<h5>What does Transit Care have to do with DKC?</h5> <p>Glad you asked!</p> <p>DKC (i.e. Dubai Kennels & Cattery and DKC Veterinary Clinic) is the Animal Handler for Emirates Airline and dnata (and all airlines served by dnata) at Dubai International Airport (DXB) and Dubai World Central (DWC). This means that we provide all care to all animals (pets, exotics, large and small mammals, fish, reptiles, birds, etc... but not horses at this time) which pass through DXB or DWC at any time of day or night, every day of the year.</p> <p>Now, not all types of animal always require "care" per se, but as and when needed, it is we who provide it. This will include the basics, such as water and food, but also inspection of travel crates and their repair or replacement as required; medical attention if needed; procurement and processing of special transit documents, etc. More than this, we are responsible for the general and overall monitoring and assessment of these animals, making decisions on a case-by-case basis as to their needs and providing those needs.</p> <p>The transit care period for all animals consists of basically three phases: taking animals off arriving aircraft and transporting them by air-conditioned vehicle from the aircraft to the AVI area (i.e. animal care area) of the airport for the duration of their transit stop in Dubai; the hours these animals spend in the AVI area being provided care of any kind, including feeding, watering, travel box repair or replacement, medical attention if needed (which thankfully is usually not needed), and anything else they might require or benefit from; and the transport of these animals from the AVI area to the next aircraft for their onward flight. DKC is not involved in the first and third phases because the airlines and airports have their own specialised crew for this, but we are indeed responsible for the care and attention provided to animals while they are in the AVI area.</p> <p>Airports are immensely complex places from the point of view of procedures and processes and the sheer number of people involved in... everything, including animal care. And DKC play this small but important part in the whole picture in Dubai.</p>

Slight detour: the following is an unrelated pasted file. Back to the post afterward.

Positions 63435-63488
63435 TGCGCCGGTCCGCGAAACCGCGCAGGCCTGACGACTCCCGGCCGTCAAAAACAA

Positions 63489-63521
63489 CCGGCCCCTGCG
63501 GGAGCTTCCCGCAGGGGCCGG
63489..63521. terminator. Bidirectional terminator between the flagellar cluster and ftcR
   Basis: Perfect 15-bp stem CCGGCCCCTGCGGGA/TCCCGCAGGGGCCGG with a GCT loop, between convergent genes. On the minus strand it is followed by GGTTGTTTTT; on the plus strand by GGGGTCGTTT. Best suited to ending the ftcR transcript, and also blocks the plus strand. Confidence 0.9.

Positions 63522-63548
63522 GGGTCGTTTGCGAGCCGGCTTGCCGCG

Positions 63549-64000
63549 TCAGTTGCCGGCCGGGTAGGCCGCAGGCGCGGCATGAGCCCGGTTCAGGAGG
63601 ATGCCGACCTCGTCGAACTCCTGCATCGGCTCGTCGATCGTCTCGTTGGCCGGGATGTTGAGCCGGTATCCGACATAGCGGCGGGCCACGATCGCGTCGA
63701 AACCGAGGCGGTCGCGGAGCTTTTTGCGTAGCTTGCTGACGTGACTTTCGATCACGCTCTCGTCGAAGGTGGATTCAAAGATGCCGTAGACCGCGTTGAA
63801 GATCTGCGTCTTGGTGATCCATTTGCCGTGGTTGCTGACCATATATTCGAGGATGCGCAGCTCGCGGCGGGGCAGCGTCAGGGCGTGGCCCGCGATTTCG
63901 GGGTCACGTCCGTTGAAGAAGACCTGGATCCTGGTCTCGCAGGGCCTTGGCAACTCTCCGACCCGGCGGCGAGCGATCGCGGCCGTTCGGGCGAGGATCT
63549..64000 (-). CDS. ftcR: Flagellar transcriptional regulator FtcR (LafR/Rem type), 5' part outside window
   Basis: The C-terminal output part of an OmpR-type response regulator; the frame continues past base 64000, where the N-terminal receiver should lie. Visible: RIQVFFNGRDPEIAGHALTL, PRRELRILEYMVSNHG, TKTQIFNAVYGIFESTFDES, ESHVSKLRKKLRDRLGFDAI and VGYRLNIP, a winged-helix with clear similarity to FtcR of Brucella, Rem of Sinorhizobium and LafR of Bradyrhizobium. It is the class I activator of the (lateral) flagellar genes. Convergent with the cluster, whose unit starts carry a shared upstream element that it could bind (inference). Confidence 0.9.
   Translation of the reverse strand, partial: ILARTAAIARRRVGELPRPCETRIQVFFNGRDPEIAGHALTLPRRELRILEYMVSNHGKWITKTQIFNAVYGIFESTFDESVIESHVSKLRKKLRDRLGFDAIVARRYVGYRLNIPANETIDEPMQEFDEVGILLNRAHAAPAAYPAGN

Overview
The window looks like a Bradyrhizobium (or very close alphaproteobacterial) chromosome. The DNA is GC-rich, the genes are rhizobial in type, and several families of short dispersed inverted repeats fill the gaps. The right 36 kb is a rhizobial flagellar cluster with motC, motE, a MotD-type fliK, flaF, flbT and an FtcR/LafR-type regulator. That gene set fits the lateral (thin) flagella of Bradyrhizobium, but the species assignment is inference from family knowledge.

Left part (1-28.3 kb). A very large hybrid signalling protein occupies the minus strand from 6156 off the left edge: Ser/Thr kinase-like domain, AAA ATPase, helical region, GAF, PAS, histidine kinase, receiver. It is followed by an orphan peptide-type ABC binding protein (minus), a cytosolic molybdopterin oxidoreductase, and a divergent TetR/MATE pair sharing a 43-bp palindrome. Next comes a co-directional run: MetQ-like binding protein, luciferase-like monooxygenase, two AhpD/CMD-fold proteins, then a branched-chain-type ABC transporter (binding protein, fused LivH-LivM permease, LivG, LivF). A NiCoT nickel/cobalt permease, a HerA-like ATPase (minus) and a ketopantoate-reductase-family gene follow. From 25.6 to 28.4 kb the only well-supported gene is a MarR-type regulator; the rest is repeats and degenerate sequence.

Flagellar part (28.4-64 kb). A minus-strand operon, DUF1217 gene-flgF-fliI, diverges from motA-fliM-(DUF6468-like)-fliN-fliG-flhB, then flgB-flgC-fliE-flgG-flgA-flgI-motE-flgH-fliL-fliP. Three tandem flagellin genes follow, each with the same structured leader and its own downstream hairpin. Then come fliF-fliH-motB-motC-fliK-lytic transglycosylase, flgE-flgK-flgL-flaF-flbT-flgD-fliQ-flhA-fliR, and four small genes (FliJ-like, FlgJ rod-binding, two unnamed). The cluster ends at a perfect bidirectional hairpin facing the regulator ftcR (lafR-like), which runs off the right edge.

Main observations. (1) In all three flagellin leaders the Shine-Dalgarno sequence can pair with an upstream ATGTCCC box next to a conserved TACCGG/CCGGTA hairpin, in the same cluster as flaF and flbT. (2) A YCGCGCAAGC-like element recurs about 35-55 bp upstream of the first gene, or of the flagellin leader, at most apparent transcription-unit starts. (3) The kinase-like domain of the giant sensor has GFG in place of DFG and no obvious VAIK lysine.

Food and water for my pet's journey?

First of all, to be clear, and VERY importantly, there must always be water available before, dur